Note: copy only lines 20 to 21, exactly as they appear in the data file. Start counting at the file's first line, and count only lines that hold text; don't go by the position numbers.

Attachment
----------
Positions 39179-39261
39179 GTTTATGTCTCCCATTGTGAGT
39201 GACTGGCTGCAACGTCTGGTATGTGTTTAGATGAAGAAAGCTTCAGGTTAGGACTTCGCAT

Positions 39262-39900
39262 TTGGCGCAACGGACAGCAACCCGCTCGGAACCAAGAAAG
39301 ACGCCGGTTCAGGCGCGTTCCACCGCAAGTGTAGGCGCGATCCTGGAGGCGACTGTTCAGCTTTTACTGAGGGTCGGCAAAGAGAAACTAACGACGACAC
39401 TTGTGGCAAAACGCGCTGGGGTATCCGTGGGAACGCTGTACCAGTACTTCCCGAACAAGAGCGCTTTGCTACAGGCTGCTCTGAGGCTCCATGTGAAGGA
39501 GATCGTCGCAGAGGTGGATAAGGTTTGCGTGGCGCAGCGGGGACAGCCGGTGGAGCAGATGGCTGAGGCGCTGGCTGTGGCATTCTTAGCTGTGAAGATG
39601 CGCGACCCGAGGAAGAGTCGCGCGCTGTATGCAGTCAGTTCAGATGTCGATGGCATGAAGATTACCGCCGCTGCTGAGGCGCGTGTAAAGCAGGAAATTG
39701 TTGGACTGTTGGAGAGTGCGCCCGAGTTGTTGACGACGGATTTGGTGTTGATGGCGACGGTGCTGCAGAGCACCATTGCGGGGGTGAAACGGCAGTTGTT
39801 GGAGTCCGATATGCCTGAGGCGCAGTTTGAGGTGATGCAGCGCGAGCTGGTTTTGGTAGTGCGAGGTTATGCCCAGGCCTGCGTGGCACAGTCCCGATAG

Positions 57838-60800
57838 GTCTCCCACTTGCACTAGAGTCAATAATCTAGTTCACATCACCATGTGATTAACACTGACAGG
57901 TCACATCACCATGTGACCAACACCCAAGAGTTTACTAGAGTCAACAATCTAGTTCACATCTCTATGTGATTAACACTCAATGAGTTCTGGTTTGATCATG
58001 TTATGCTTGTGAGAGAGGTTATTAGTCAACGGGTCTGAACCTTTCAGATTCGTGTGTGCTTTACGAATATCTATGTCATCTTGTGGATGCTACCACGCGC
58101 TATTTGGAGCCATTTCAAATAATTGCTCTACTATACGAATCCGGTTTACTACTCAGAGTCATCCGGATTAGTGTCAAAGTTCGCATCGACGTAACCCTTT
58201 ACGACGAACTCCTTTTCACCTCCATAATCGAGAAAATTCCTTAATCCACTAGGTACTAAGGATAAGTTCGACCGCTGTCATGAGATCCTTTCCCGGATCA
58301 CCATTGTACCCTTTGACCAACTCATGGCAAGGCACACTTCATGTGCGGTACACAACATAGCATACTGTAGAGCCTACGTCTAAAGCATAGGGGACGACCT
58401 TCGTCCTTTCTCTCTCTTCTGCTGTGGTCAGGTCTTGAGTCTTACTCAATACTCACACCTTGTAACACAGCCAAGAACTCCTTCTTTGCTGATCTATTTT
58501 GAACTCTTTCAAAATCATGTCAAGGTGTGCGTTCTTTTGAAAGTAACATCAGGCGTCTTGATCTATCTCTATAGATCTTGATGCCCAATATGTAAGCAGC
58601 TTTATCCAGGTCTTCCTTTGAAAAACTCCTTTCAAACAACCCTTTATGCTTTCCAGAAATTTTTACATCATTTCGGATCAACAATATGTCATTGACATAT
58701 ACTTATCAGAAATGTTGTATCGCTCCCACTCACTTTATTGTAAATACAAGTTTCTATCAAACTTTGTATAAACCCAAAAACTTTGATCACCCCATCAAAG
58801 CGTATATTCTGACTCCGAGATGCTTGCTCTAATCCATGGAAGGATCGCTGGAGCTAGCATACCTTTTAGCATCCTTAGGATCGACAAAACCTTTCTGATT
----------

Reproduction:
58501 GAACTCTTTCAAAATCATGTCAAGGTGTGCGTTCTTTTGAAAGTAACATCAGGCGTCTTGATCTATCTCTATAGATCTTGATGCCCAATATGTAAGCAGC
58601 TTTATCCAGGTCTTCCTTTGAAAAACTCCTTTCAAACAACCCTTTATGCTTTCCAGAAATTTTTACATCATTTCGGATCAACAATATGTCATTGACATAT